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RE: [MM] use case

From: Jane Hunter <jane@dstc.edu.au>
Date: Tue, 15 Nov 2005 15:23:06 +1000
Message-ID: <7AC29F67E4FED311891E009027D5F7B402DCC098@hqmail.dstc.edu.au>
To: "'Jacco van Ossenbruggen'" <Jacco.van.Ossenbruggen@cwi.nl>, Jane Hunter <jane@dstc.edu.au>, "'swbp'" <public-swbp-wg@w3.org>

Dear Jacco,

Here is an updated use case. Suzanne will send an example image and the RDF
metadata file shortly.

Kind regards
Jane

------------------------------------------------------

Images constitute a primary data source in medicine - originating from
diagnostic technologies (ultrasound, magnetic, fluorographic, radiological),
surgical procedures, pathology (e.g. light and electron microscopy) and
research laboratories. 

For example, researchers at the Institute for Molecular Bioscience of the
University of Queensland, are studying 2D cross-sections of pancreatic cells
in oder to try to create a 3D image of a cell that will enhance
understanding of cellular processes [1]. To this end, pancreatic cells are
cut into 400-nm-thick slices and each slice is studied using electron
tomography techniques. 

Currently molecular biologists have to manually segment and annotate the
images of these slices by drawing lines around and labelling each cellular
component. Hundreds of these 2D images need to be annotated and then
combined to generate a single, high resolution three-dimensional
reconstruction of a pancreatic cell. The significant cellular components
that need to be identified include: the golgi apparatus, endoplasmatic
reticulum, mitochondria, ribosomes, and different types of vesicles. A new
high-throughput microscope will soon be employed that is capable of
producing even larger numbers of images, heightening the need for automatic
segmentation and annotation.

At DSTC/ITEE, we have developed a novel Rules-By-Example (RBE) [2] approach
that enables semi-automatic annotation of image regions from
automatically-extracted low-level features. The RBE prototype enables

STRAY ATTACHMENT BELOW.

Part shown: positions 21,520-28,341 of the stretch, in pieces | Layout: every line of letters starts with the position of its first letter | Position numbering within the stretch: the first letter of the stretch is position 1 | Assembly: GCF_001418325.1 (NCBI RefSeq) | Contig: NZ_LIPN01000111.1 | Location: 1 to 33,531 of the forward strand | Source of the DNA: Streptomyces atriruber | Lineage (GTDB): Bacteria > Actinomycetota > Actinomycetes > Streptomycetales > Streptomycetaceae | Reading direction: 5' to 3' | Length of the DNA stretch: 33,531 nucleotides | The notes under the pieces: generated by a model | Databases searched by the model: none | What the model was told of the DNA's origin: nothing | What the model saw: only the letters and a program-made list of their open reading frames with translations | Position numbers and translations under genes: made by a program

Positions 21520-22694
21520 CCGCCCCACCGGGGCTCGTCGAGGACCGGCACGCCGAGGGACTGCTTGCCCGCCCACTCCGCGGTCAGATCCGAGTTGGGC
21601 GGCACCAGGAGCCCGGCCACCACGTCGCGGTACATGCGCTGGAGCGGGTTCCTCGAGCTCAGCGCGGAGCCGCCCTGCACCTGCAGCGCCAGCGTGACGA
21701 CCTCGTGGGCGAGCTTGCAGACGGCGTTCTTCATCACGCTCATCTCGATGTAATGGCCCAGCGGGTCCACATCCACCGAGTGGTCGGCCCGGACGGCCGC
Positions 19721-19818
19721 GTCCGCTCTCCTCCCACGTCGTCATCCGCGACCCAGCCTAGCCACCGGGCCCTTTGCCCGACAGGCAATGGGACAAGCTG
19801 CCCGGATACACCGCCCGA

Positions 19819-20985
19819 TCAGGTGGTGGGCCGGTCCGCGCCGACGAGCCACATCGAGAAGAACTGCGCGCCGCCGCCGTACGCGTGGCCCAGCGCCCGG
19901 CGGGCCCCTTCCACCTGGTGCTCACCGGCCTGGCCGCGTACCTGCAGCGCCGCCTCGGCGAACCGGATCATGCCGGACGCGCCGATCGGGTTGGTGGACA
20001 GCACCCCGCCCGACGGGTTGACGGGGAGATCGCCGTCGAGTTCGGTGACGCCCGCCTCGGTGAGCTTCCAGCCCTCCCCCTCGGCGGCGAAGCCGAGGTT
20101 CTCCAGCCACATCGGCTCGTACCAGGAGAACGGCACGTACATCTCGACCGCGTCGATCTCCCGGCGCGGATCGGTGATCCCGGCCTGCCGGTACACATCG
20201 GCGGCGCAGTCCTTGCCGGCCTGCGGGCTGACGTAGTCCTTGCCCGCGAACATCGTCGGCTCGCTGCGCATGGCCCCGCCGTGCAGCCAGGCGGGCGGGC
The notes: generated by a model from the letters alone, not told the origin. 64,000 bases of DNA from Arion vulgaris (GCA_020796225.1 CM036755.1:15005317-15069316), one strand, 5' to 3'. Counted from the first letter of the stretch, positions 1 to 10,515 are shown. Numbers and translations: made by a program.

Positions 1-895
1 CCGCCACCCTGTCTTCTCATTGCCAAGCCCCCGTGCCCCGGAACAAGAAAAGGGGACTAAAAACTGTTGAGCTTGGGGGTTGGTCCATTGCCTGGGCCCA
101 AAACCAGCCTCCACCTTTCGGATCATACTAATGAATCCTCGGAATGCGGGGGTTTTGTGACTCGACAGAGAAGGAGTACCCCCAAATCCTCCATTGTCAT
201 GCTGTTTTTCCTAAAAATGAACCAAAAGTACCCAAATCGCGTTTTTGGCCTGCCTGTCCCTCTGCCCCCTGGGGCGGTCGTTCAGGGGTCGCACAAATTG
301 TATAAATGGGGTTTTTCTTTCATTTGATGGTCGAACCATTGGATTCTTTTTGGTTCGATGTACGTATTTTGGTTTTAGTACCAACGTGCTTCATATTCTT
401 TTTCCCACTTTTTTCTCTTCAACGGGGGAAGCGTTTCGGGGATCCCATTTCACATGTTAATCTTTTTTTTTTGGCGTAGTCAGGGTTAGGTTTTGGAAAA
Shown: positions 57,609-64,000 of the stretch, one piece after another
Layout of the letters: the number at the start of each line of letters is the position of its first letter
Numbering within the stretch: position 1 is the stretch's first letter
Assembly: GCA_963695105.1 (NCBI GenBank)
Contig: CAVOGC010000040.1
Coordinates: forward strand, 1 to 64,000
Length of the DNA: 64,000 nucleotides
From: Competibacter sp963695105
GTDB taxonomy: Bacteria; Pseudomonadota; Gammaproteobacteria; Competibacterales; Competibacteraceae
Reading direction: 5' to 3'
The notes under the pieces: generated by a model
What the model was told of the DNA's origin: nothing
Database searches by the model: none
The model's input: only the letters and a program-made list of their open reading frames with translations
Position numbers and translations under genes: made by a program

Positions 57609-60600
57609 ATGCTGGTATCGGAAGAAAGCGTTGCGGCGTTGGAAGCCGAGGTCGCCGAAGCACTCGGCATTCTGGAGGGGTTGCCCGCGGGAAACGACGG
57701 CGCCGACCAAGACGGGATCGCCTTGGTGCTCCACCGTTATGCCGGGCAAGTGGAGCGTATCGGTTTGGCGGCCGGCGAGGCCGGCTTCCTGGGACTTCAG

experts to define rules specific to their domain, which map particular
combinations of low-level visual features (colour, texture, shape, size
etc.) to high-level semantic terms defined in their domain ontology. The
system assists users to construct rules such as: IF [(color is like this )
AND (texture is like this ) AND (shape is like this )] THEN (the object is a
ribosome) through a Graphical User Interface that provides palettes of
colours, shape-drawing tools and examples of textures. More specifically we
are employing:

-  the Matlab Image Processing Toolbox to extract low level features which
are then represented using terms defined in an MPEG-7 ontology;
-  the Medical Subject Headings thesaurus (MeSH) for labelling cellular
components;
-  RuleML to represent the semantic inferencing rules that relate
combinations of low-level visual features to cellular components.

The semi-automated semantic annotation of the cross-sectional images of
pancreatic cells, enables rapid reconstruction of 3D cellular models and
sophisticated querying over large image sets, in terms familiar to molecular
biologists. In the long term, such tools are expediting scientists'
understanding of cellular processes, in order to improve drug design.

[1] Molecular Cell Biology at the IMB
http://www.imb.uq.edu.au/index.html?page=12015&pid=11668

[2] S. Little and J. Hunter "Rules-By-Example - a Novel Approach to Semantic
Indexing and Querying of Images" 3rd International Semantic Web Conference
(ISWC2004). Hiroshima, Japan, November 2004.
http://maenad.dstc.edu.au/papers/2005/hollink-kcap05.pdf

[3] L. Hollink, S. Little, and J. Hunter. "Evaluating the Application of
Semantic Inferencing Rules to Image Annotation" Proceedings of the Third
International Conference on Knowledge Capture, KCAP05. Banff, Canada.
October 2005. http://maenad.dstc.edu.au/papers/2004/iswc2004-rbe.pdf


> -----Original Message-----